Ask “Mr. Music”
Jerry Osborne


DEAR JERRY: Hearing Dr. Hook and the Medicine Show singing about being on “The Cover of the Rolling Stone” makes me wonder if they ever made it on the cover of that magazine. Do you know?
—Kitty Taylor, Lexington, Ky.

DEAR KITTY: For a March 1973 issue, just when “The Cover of the Rolling Stone” hit its peak chart slot (No. 6), the magazine gave in to the obvious pressure, and put their smiling faces on the cover of the Rolling Stone.

How could they not, after all the free advertising supplied by the good Doctor?

DEAR JERRY: I read your explanation about how, due to a label misprint by Fraternity Records, Bobby Bare's recording of “The All American Boy” actually came out credited to a completely different singer named Bill Parsons.

Is there any other example of this sort of blunder happening with a hit record?
—Annie Verser, Southern, Conn.

DEAR ANNIE: The first example that comes to mind is the 1962 hit, “I Sold My Heart to the Junkman.”

This Top 15 tune is credited on the labels to Patti Labelle's group, the Blue-Belles, and is, even now, widely identified as such on radio stations worldwide.

The young ladies whose voices you hear on “I Sold My Heart to the Junkman” are the Starlets, not a one of which had any connection to the Blue-Belles.

The Starlets also made the Top 40 as themselves, with “Better Tell Him No,” a summer '61 hit.

As for the inappropriately credited Blue-Belles, they did enjoy a long and successful career backing Patti Labelle.

For the record, Bill Parsons is a completely different singer under contract with Fraternity at the time Bobby Bare recorded “The All American Boy.” The labels may say Bill Parsons but the singer is really Bobby Bare.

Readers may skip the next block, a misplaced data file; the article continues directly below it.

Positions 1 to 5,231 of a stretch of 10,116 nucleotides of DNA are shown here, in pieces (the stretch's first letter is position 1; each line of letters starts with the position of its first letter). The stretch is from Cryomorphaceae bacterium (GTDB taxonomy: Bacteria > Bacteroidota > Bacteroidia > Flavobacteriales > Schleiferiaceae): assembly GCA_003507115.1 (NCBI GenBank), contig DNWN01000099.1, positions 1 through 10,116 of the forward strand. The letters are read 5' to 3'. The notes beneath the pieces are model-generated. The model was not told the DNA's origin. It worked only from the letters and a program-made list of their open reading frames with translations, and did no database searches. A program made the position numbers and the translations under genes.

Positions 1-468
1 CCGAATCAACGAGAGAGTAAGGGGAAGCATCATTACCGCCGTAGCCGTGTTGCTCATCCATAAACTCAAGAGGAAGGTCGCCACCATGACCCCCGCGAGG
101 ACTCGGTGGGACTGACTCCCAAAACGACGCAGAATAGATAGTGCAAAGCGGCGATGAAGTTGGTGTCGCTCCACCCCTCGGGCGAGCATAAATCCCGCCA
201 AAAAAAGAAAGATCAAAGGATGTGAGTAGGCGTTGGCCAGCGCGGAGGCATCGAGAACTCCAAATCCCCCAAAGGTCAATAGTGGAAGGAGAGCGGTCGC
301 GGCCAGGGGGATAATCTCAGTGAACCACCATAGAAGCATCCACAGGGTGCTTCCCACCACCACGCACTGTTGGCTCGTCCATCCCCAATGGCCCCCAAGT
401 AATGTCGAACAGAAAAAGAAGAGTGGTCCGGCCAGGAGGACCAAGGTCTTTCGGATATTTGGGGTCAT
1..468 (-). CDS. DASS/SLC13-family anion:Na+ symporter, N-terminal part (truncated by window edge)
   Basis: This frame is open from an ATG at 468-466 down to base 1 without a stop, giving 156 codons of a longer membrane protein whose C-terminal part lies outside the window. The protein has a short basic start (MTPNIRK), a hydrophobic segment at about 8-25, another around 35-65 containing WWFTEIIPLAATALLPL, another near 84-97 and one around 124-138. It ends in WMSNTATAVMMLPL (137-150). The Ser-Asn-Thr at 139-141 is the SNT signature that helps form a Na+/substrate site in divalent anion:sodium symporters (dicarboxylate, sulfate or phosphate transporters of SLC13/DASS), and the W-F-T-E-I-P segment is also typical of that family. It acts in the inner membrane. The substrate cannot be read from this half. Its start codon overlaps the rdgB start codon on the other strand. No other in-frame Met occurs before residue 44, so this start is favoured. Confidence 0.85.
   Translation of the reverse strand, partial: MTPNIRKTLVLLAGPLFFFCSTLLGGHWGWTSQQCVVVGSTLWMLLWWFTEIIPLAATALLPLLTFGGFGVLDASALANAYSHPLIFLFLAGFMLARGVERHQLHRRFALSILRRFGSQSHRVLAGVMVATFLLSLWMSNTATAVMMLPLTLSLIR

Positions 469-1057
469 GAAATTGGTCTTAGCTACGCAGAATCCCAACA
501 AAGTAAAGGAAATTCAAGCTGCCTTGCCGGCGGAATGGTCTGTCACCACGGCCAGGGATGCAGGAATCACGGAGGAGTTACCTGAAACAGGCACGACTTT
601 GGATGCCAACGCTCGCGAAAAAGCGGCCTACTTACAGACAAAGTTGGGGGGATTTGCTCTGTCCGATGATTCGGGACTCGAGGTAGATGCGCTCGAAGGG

DEAR JERRY: I enjoyed the recently published American Bandstand trivia, which brought back a bunch of good memories of rushing home after school so as not to miss that show.

I would like to add one additional piece of Bandstand trivia, if you don't mind.

Laura Branigan was indeed the last recording artist to perform on AB, and the song she sang was “Shattered Glass.” However, the very last tune “played” was “La Bamba,” by Los Lobos.

This, and their follow-up, “C'mon Let's Go,” are both from the 1987 film about Ritchie Valens, titled “La Bamba.”
—Sharon M. Pearlson, York, Pa.

DEAR SHARON: We welcome the additional Bandstand trivia tidbit. It is nice to document the difference between the song performed and the one played.

Another follower of the show is Michael G. Williams, of Tampa, Fla., and he also wrote to point out the same thing about “La Bamba.”

We never mind interesting and fascinating contributions. Thanks to you both!

Now here's one more slice of Bandstand-related history:

DEAR JERRY: Just read the reference to Dick Clark at the Steel Pier in Atlantic City in today's paper.

I don't remember the shows you mentioned, but I do know that, for many summers in the mid to late '60s, a pair of Philadelphia dee jays hosting a daily dance show from the Pier — the Grady & Hurst Show, carried by WPVI-TV, the Philly ABC affiliate.

Grady & Hurst also attracted many of Bandstand's regular dancers.

Thought this info might be of interest to others in the area who remember those good times.
—Jim dePamphilis, Winter Haven, Fla.

DEAR JIM: Had you not have written, who knows how long it would have taken for us west coast folks to learn about Joe Grady and Ed Hurst. Thanks for sharing!

IZ ZAT SO? After Fraternity's label snafu on “The All American Boy,” Bobby Bare went on to have 70 hits for which he is properly credited.

The real Bill Parsons, meanwhile, had one Fraternity single, “Educated Rock and Roll” (1959), then two on Starday: “Hot Rod Volkswagen” (1960) and “A-Waitin'” (1961).

It is ironic that, since none of these three charted, the only hit with Bill Parsons' name on the label is one on which he has no involvement.

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